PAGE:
But as I briefly peeped above the sea of jubilation, across to the press area which was a pocket of relative stillness amid the mayhem, my second thought was simply ‘thank goodness I’m not working’!
While being able to cover major sporting events is a privilege and a joy, sometimes it is better to be part of the chorus line than take on the role of narrator. Because while Tuesday night’s match threw up statistics and analysis aplenty, the fact is the evening was one fuelled by emotion. It was a feeling as much as a result; an ‘I was there moment’ that will live longer in the memory than a report. And, who you were there with matters on those kinds of nights.
Football after all is about camaraderie, family, friends, tribalism, and the level of passion that, professionally, has to be contained when on duty. I know that colleagues who were charged with meeting deadlines as challenging as the demands placed on Steve Clarke’s men will have shared the ecstasy of the Tartan Army, they are just not allowed to express it so freely as the paying fans who packed out Hampden. Unperturbed by press box etiquette or the pressure of finding a way to report facts and feelings as deadlines loomed, I could soak it all in. And, I could witness the solidifying of the connection between the Tartan Army’s newest recruits and the national team.
The sad fact is that thousands of Scottish football fans had become disenfranchised. Somewhere between the age group that had grown up expecting major finals and now there was a lost generation. While foot soldiers of old had, fuelled by national pride and hope, gamely signed up for campaigns only to be left open-eyed and broken like the main protagonists in a Wildfred Owen war poem, there was no fooling or fuelling the majority who came after France 98.
The survivors of previous tours barely had the energy or enthusiasm to drag themselves to games and those who did were often there for the party rather than the football. It was hardly the stuff of propaganda posters. ‘Your Country Needs You (but to be honest, we’ll probably come up just short and you will no doubt end the night crying into your pint or your pillow)’ It wasn’t a rousing call to arms so the people who came behind were not willing to follow them over the top when failure seemed inevitable.
That has changed. Slowly but surely. The era of a half-empty, muted national stadium is behind us. The players and fans have bounced back. There are fresh faces in the squad and in the stands and on Tuesday night the players defied the odds. Claiming a significant scalp, they forced the rest of Europe to sit up and take notice. There was no glorious failure on the pitch, in fact no failures at all, while the packed stands crackled with anticipation and then belief after Scott McTominay’s first effort hit the net. Clearing its throat, Hampden Park roared once again, defying critics who insist the shallow bowl is not conducive to a hair-raising, goosebump-inducing atmosphere.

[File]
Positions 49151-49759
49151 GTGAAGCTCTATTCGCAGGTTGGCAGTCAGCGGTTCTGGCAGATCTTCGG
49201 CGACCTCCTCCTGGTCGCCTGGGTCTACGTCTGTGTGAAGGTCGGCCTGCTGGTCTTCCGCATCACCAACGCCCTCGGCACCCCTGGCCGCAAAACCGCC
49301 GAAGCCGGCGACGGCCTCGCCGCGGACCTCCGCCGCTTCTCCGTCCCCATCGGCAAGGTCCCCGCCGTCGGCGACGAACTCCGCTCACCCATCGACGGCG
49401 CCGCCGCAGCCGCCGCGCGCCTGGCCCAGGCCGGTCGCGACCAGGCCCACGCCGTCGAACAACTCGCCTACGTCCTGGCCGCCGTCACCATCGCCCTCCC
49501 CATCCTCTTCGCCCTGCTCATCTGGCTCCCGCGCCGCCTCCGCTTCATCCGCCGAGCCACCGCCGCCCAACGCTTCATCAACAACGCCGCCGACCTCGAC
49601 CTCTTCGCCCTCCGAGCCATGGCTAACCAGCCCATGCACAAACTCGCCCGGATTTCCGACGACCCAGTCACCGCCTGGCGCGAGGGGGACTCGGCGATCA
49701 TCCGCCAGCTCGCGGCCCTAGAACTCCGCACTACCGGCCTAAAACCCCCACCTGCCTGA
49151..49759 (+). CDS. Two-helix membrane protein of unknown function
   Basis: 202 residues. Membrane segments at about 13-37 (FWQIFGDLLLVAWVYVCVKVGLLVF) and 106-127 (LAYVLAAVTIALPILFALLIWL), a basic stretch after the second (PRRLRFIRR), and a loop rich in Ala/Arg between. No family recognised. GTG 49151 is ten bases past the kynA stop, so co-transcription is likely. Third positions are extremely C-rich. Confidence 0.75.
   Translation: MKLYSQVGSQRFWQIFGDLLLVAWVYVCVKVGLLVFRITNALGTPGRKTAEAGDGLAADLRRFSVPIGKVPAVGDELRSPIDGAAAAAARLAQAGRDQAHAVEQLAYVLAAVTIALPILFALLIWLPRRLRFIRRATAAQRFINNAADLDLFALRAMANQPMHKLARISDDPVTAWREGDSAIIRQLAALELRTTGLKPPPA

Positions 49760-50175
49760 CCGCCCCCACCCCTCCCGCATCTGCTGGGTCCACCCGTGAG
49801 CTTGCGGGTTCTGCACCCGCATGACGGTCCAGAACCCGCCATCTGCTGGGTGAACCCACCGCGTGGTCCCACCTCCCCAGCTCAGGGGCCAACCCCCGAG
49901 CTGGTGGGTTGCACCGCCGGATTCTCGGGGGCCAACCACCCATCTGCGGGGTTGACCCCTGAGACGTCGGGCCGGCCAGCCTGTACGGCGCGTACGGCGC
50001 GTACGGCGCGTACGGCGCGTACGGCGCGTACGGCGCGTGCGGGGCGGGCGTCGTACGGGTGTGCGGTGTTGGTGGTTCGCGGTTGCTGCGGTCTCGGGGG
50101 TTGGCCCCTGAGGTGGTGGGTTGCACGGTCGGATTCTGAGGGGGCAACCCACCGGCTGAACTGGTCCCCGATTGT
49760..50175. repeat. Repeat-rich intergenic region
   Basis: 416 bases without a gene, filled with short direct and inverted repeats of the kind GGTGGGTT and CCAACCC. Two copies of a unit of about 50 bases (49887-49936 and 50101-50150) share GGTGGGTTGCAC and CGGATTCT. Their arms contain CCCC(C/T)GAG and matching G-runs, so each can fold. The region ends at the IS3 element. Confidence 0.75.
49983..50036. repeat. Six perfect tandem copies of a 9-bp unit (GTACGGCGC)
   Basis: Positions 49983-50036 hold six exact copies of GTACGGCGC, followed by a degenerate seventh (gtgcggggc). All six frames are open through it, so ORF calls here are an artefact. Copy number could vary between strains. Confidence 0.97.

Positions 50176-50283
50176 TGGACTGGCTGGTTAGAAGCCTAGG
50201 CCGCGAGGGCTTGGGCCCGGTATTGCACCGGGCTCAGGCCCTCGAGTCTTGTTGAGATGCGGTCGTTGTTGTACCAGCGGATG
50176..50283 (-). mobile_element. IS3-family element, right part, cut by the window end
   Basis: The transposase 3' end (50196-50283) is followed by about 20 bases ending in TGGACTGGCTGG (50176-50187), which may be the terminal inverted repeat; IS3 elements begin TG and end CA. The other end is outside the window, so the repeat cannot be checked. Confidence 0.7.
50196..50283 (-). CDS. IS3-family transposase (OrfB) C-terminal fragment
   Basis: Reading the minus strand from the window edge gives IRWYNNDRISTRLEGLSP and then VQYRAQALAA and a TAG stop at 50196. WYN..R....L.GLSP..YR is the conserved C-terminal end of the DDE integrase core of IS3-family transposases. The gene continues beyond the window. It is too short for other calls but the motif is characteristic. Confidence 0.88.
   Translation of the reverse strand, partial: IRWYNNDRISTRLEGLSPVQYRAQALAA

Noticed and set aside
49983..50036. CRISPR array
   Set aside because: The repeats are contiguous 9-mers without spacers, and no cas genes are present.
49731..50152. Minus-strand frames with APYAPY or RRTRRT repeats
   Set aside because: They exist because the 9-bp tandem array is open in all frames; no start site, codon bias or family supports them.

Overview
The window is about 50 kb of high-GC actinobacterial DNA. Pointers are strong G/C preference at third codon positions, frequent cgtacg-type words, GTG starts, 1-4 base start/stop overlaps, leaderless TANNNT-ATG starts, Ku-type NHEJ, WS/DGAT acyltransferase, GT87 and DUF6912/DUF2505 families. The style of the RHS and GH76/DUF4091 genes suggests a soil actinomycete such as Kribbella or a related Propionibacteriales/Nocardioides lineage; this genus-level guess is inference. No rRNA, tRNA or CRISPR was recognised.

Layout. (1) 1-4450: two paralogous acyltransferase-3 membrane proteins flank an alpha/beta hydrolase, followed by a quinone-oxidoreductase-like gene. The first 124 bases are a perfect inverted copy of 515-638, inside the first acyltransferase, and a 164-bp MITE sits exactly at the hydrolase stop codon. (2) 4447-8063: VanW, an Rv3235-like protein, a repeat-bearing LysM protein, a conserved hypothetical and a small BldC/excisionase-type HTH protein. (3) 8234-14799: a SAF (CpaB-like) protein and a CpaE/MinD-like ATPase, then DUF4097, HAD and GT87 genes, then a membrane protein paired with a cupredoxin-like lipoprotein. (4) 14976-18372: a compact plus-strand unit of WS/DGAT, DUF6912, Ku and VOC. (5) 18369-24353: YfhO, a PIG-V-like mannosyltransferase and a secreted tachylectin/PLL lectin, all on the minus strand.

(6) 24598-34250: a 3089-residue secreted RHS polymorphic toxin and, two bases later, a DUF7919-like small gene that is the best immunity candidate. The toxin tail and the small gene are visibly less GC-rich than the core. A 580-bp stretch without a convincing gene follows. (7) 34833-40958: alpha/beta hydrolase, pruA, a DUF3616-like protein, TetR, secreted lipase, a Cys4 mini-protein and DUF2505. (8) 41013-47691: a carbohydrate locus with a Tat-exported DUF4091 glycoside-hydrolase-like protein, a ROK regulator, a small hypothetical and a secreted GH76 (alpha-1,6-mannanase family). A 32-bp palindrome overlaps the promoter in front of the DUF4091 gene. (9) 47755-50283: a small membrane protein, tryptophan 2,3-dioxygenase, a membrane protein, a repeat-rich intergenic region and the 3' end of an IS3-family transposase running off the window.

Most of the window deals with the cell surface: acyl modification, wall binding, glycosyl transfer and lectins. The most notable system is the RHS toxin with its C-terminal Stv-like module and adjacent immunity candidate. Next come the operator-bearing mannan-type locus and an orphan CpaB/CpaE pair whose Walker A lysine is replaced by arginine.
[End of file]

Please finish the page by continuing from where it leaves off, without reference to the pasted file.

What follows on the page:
“Look at this place - I’ve never seen anything like it, it’s incredible,” said McTominay after his second brace in two matches secured the victory. “The manager said that this is our chance to create legacies as Scotland players. These are the nights in 20, 30 years that people remember. We can’t thank the fans enough.”
The first time since 1984 that Scotland have bettered Spain, the first time ever that Scotland have started a qualifying campaign with two wins and two clean sheets, and they managed it with a performance which surrendered the majority of possession but still produced the greater number of attempts on goal. Those who were born just before or long after the last stand-out result, when James McFadden’s goal stunned France in 2007, finally got an idea of what those international David and Goliath moments feel like and if the youngsters around me were any indication, they loved it.
Having grown up attending Scotland games, travelling on football special trains with my dad and brother, I had an early introduction to the varied sights and collective sounds of the Tartan Army and I’ve always felt sorry for those who didn’t have that experience. There were so many kids who grew up without heroes in dark blue, viewing their national team the same way they viewed parents turning up to collect them from parties - an embarrassment but one they could do little about. But the pride is returning. That awkward phase is over. The fact that Scotland Supporters Club numbers are up tells you that, as do the sell-out crowds, the clamour for tickets and for shirts.
On Saturday the young lads in front of us came decked in kit but by Tuesday night, flags, and kilts had become an additional part of their attire. By then everyone was on their feet for the full 90 minutes and the volume had been cranked up.
My nephew who grew up obsessed with Barcelona and, as a four-year-old in 2010 headed to Hampden only to see the Spaniards, is now a full-fledged member of the Tartan Army. Totally hooked and John McGinn has replaced the likes of Xavi and Iniesta. There is no malaise, no embarrassment, just rousing renditions of classics like Doe a deer, We’ll Be Coming etc, as well as more recent additions about McGinn and McTominay, and excitement about upcoming games.
From the tots in front of us to my octogenarian dad, the enthusiasm is back, and if that pride and belief continue to grow I’m half expecting those kids to be full-blown Bravehearts by the end of the campaign.